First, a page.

Judge Strikes Down Oregon Gay Marriage Ban
A federal judge on Monday struck down Oregon's voter-approved ban on gay marriage, saying it is unconstitutional.
U.S. District Judge Michael McShane said the ban unconstitutionally discriminates against same-sex couples and ordered the state not to enforce it. State officials earlier refused to defend the constitutional ban in court.
McShane joined judges in seven other states who have struck down gay marriage bans, though appeals are underway.
Oregon state officials have said they'd be prepared to carry out same-sex marriages almost immediately, and couples lined up outside the county clerk's office in Portland in anticipation of the McShane's decision.
Laurie Brown and Julie Engbloom arrived early Monday at the Multnomah County Building to form the line for marriage licenses. The two have been a couple for 10 years. Engbloom proposed in April, when they celebrated their anniversary by climbing Smith Rock in Central Oregon.
"We always knew we wanted to spend our whole life together," Brown said. "This opportunity has come, it feels right, everything has fallen into place."
Four gay and lesbian couples brought the Oregon cases, arguing the state's marriage laws unconstitutionally discriminate against them and exclude them from a fundamental right to marriage.
Democratic Attorney General Ellen Rosenblum refused to defend the ban, saying there are no legal arguments that could support it in light of decisions last year by the U.S. Supreme Court. She sided with the couples, asking the judge to overturn the ban, and says she won't appeal.
The judge denied a request by the National Organization for Marriage to defend the law on behalf of its Oregon members. A panel of the 9th U.S. Circuit Court of Appeals on Monday refused the group's request for an emergency stay of that decision, allowing same-sex marriages to proceed.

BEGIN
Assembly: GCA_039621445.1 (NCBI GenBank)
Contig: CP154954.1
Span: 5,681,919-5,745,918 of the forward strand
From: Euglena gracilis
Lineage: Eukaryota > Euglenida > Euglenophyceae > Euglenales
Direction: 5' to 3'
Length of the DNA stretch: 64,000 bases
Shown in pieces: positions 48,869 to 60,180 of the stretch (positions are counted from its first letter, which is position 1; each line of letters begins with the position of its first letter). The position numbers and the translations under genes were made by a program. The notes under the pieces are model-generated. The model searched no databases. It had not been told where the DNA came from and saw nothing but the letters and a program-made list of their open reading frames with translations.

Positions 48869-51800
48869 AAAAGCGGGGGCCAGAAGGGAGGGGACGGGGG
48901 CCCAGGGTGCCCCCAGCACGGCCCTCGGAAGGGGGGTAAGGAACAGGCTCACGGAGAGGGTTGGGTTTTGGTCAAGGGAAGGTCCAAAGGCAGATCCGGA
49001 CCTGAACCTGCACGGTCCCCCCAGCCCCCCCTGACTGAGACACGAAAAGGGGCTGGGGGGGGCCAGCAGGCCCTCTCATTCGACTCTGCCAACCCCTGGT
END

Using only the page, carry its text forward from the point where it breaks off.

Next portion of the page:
Gay rights groups previously said they've collected enough signatures to force a statewide vote on gay marriage in November. But they said they would discard the signatures and drop their campaign if the court rules in their favor by May 23.
The U.S. Supreme Court last year struck down the 1996 Defense of Marriage Act, which barred the federal government from recognizing same-sex marriage. It determined the law improperly deprived gay couples of due process.
In addition to Oregon, federal or state judges in Idaho, Oklahoma, Virginia, Michigan, Texas, Utah and Arkansas recently have found state same-sex marriage bans to be unconstitutional. Judges also have ordered Kentucky, Ohio and Tennessee to recognize same-sex marriages from other states.
But opposition remains stiff in many places. Critics note most states still do not allow gay marriage and that in most of those that do, it was the work of courts or legislatures, not the will of the people.
Oregon law has long prohibited same-sex marriage, and voters added the ban to the state constitution in 2004. The decision, approved by 57 percent of voters, came months after Multnomah County briefly issued marriage licenses to same-sex couples. Multnomah is the state's largest county and includes Portland.
About 3,000 gay couples were allowed to marry before a judge halted the practice. The Oregon Supreme Court later invalidated the marriages.